Romans 14:12 says: "So then every one of us shall give account of himself to God" and Matthew 12:36 says: "But I say unto you, that every idle word that men shall speak, they shall give account thereof in the day of judgment." Both of these verses state that individuals must some day, before God, give an account of every idle word as well as an account of himself.
The very thought of this is frightening because all of us are sinners and "fall short of God’s glory" (Romans 3:23). Plus our "righteousness" before God is like filthy rags" (Isaiah 64:6). What does all of this mean for Christians?
The Bible teaches us that when God’s forgives us our sins, He removes them as far as the "east is from the west" (Psalms 103:12) and that under the new covenant when one accepts and obeys the gospel "God is merciful to our unrighteousness and our sins and iniquities He remembers no more" (Jeremiah 31:34).
If a Christian is forgiven and God remembers their sins as if they never happened, what is there to account for?
Paul in Romans 6 says that we are dead to sin if we are "in" Christ Jesus. In fact, that is the only way you and I can possibly be "dead to sin." If we are "in" Christ and walk with Christ and He forgives us our sins (I John 1:7) what are we to give an account for?
"But in accordance with your hardness and your impenitent heart you are treasuring up for yourself wrath in the day of wrath and revelation of the righteous judgment of God, who "will render to each one according to his deeds": eternal life to those who by patient continuance in doing good seek for glory, honor, and immortality; but to those who are self-seeking and do not obey the truth, but obey unrighteousness -- indignation and wrath, tribulation and anguish, on every soul of man who does evil, of the Jew first and also of the Greek; but glory, honor, and peace to everyone who works what is good, to the Jew first and also to the Greek. For there is no partiality with God" (Romans 2:5-11).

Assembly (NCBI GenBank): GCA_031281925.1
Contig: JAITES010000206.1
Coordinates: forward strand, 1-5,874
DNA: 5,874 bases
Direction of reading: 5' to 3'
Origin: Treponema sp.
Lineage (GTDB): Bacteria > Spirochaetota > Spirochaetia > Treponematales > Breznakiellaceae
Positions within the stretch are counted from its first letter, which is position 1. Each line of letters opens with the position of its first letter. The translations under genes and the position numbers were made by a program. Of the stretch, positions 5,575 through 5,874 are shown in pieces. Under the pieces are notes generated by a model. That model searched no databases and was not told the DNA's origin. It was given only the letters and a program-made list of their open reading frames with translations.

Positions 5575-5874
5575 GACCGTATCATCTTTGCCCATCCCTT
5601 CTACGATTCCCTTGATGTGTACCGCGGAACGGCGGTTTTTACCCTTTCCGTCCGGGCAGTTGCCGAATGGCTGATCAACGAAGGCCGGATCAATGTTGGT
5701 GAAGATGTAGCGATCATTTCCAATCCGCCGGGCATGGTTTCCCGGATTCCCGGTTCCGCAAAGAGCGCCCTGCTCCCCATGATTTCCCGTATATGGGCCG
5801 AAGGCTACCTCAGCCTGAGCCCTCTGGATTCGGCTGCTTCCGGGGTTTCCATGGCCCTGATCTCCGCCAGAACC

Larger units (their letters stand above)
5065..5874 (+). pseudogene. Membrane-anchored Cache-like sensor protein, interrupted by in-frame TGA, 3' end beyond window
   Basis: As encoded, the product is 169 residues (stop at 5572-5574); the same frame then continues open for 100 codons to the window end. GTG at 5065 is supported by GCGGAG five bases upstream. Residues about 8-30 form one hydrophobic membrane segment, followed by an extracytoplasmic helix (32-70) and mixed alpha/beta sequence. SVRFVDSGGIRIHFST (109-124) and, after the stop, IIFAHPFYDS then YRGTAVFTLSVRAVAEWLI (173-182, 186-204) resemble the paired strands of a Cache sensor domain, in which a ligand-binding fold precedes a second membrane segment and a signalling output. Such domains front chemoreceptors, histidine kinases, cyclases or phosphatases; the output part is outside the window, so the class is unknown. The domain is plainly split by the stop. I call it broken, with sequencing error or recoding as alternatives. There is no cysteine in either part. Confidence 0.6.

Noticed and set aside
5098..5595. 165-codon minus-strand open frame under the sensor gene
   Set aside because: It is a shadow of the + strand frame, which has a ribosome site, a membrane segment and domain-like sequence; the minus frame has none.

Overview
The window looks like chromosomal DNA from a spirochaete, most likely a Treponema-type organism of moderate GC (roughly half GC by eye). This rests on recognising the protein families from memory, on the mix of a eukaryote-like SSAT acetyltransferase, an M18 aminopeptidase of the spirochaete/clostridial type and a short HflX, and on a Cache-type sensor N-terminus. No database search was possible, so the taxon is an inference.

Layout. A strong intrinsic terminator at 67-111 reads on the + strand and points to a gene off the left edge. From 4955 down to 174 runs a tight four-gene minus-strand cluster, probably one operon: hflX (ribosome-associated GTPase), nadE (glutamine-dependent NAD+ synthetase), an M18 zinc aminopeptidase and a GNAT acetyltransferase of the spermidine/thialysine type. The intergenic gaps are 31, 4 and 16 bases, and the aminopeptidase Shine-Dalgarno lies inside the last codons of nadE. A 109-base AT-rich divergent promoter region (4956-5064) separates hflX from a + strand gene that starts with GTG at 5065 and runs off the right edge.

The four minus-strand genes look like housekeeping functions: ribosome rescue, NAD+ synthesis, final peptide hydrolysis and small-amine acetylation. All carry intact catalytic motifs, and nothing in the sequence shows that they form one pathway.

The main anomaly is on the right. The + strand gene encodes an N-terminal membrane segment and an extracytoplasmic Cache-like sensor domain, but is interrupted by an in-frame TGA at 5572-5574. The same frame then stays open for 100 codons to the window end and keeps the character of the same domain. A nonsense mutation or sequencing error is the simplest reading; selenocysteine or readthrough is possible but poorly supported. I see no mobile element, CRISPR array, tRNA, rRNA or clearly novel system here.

You appear to assume that judgment only involves looking at the wrongs a person has done. But God stated that He will look at both the good and evil that we have done. "For we must all appear before the judgment seat of Christ, that each one may receive the things done in the body, according to what he has done, whether good or bad" (II Corinthians 5:10). The parable of the talents shows the king examining the results of both his faithful and unfaithful servants (Matthew 25:14-30).
A second assumption appears to be that once a person is a Christian, there are no more sins, but that too is false. "If we say that we have no sin, we deceive ourselves, and the truth is not in us. If we confess our sins, He is faithful and just to forgive us our sins and to cleanse us from all unrighteousness. If we say that we have not sinned, we make Him a liar, and His word is not in us. My little children, these things I write to you, so that you may not sin. And if anyone sins, we have an Advocate with the Father, Jesus Christ the righteous" (I John 1:8-2:1). Notice the "if"'s throughout this passage. God will forgive and remove our sins, but only if we meet His conditions. Being dead to sin does not mean that those in Christ never sin. Rather sin isn't the Christian's master.